The leek is from the Middle East, from a variety of garlic called Allium ampeloprasum, commonly known as the "wild leek" and abundant throughout the Mediterranean region.

Like its cousin the onion, it has a developed bulb. Much later, selective breeding created the leek we know today, which has a very small bulb, and a larger white section.

It was widely cultivated in Egypt and featured in many funerary frescoes: it was one of the products that had to be offered to the gods of the Amenti, the realm of the underworld. They were also known to the Hebrews: the Bible suggests that they took leeks with them during their exodus in Sinai.

The Romans had two types of leeks: the porrum capitatum and the porrum sectivum. The rich ate only the bulb of the first type. The second was reserved for poorer Roman citizens, i.e. the workers. Nevertheless, Martial advised people who had eaten leeks to close their lips when kissing. Nero ate leeks believing they would improve the clarity of his voice.

The leek became the emblem of Wales following a battle in the 6th century against the Saxons in which the Welsh wore leeks in their hats to distinguish themselves from their opponents.

In France, in the Middle Ages, the leek was highly esteemed. The best-known soup at the time was called porée, and was made using the green leaves finely chopped. Jean Goeurot, doctor to Francis I of France, recommended eating leeks to "seducers of ladies to give them pleasant breath"! But at the time, leeks were mainly prescribed as a diuretic, to relax the stomach, combat flatulence, fight "uterine suffocation", increase the milk production of wet nurses, and combat infertility.

It arrived in North America with settlers, who cultivated it from the late 18th century, but, as in Asia, it was never really widely consumed there.

Choose leeks that are very fresh, straight, and firm. The white part should be bright, unblemished, and with healthy-looking leaves, not yellowed or dry.

In addition to fresh, leeks are also sold frozen after being cleaned and possibly blanched: whole, white part, cut, sliced, or chopped. The addition of salt, spices, and herbs is authorized.

Before use, leeks must be thoroughly washed and peeled. The root is cut off and the top layer removed. Having been split lengthwise, they should be washed with plenty of water to remove all traces of soil.

They are then cooked, whole for very small leeks, or cut (into pieces or slices, julienned, diced, etc.), steamed, poached in boiling water, or meat or fish stock, preferably without the lid to remove the sulfur compounds.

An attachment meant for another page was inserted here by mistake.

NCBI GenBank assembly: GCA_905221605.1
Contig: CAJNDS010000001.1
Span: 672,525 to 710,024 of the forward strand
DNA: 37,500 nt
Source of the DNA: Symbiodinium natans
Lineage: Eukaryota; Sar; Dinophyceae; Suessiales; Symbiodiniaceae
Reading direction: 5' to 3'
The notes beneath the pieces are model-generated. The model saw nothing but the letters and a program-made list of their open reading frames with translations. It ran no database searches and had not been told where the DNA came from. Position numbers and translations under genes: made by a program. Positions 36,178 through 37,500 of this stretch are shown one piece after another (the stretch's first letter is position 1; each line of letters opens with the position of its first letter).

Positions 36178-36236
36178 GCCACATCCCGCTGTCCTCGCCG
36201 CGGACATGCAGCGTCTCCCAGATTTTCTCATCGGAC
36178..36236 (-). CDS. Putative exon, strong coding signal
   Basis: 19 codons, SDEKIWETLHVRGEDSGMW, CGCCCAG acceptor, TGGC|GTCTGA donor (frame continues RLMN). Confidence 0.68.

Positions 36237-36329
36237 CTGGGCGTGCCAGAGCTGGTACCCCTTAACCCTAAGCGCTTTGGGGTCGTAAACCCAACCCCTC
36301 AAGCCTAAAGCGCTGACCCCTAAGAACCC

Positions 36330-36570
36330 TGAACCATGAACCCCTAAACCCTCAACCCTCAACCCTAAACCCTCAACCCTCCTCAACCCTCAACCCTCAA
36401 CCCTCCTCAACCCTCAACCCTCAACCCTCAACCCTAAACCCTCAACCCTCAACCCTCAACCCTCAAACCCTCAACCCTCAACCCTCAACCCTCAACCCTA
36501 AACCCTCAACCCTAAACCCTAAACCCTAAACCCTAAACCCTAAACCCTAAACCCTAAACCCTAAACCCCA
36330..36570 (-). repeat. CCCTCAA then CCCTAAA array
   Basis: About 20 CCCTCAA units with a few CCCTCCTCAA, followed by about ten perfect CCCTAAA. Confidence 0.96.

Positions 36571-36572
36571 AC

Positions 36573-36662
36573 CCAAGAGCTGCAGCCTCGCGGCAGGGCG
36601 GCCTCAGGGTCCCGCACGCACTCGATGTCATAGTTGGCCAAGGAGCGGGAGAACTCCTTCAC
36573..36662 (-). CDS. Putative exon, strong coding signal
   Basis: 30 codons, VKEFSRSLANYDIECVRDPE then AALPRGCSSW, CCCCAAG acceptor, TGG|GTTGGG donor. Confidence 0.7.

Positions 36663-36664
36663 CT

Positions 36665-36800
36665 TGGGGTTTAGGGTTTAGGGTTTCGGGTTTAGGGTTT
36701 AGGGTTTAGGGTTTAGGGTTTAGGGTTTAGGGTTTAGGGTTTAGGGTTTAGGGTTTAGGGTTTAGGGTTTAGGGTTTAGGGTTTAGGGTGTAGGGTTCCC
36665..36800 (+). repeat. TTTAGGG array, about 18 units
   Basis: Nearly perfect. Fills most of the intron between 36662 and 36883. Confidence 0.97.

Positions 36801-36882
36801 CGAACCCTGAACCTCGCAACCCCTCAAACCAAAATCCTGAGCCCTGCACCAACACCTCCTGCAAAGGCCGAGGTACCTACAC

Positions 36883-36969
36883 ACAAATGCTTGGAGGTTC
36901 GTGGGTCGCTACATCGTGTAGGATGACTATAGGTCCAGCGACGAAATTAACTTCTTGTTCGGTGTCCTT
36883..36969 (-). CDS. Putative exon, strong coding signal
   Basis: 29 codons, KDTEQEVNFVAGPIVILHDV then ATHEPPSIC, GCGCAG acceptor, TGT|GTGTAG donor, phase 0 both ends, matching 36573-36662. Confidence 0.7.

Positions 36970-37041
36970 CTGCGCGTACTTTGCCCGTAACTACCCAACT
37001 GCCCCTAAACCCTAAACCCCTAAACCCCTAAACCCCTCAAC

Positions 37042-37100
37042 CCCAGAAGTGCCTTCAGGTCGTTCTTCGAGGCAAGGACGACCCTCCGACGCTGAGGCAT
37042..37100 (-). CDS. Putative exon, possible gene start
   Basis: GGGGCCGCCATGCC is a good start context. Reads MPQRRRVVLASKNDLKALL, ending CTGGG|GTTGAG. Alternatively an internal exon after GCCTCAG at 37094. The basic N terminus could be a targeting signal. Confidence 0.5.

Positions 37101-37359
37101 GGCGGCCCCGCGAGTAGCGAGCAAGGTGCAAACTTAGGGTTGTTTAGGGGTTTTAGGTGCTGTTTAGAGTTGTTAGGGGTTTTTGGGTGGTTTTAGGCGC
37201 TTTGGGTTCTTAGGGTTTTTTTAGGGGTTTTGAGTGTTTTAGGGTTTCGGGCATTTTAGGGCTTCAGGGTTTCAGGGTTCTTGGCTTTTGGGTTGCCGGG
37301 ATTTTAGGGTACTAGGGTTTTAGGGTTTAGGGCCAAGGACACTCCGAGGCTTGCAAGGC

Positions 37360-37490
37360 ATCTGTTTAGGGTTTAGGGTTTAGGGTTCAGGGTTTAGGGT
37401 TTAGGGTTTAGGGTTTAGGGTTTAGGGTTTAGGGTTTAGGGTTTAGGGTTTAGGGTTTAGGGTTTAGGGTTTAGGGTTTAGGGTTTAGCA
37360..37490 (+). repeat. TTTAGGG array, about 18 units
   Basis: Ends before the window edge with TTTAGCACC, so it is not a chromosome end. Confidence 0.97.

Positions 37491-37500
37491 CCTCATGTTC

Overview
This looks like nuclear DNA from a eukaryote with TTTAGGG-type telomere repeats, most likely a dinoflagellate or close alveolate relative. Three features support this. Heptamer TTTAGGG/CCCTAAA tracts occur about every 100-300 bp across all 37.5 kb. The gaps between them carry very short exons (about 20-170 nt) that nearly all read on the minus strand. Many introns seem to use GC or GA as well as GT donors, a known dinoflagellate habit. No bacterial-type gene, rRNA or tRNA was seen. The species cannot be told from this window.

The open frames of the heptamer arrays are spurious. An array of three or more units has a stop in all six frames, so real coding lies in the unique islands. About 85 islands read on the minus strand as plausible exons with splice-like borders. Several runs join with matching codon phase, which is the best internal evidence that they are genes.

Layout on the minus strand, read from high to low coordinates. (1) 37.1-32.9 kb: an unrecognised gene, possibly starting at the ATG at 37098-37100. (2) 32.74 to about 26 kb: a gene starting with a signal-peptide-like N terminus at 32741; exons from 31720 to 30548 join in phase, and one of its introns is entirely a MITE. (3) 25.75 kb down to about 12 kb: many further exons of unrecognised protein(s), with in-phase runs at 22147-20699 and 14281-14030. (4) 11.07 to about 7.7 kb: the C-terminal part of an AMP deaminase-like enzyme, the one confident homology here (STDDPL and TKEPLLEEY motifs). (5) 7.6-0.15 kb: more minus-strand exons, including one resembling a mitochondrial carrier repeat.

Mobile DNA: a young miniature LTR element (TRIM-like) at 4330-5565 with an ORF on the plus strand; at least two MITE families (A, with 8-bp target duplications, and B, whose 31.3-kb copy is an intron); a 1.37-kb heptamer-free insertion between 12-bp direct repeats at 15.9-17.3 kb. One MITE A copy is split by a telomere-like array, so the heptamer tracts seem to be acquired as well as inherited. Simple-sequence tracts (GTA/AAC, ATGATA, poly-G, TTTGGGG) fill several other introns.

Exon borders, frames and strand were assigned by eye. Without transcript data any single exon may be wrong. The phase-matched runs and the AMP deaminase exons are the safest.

Leeks can be used to make soup, gratins, or pies: a flamiche is a leek tart from northern France.

They can be made into leeks à la vinaigrette and served with meat, chicken, or fish. They can also be used as an aromatic addition.

The young poireaux baguette leeks can be eaten raw.

Small, early poireaux baguette leeks will keep for 1 week in the refrigerator.

Normal leeks can be kept for 1 month.

They can also be frozen after being cleaned and sliced.

Leeks are very rich in fiber, minerals, antioxidant carotenes, B vitamins, and especially folic acid.

They also contain lots of vitamin C, but this is mostly found in the green part.

The leek is in the group of vegetables that protect against certain cancers because of its high fiber and antioxidant content, and also thanks to its sulfur compounds.

Leeks are sold all year round. Different varieties are available depending on the season.


Poireaux baguettes, very fleshy center and quite a strong flavor.


Monstrueux d'Elbeuf, de Carentan, Electra, Jaune Gros du Poitou, Acadia, Gros court d'été, Gros long d'été, Malabar, and Géant précoce, etc.

Fall and winter

Bleu de Siolaize, Bleu d'hiver, Saint Victor, Long de Mézières, Liege, Gennevilliers, Monstrueux de Carentan, Malabar du sud-ouest, and Géant d'hiver, etc.

Leeks from Créances are very delicate, with a pleasant, nutty flavor (like carrots from the same place) and are protected by a PGI (Protected Geographical Indication). They are harvested in winter.

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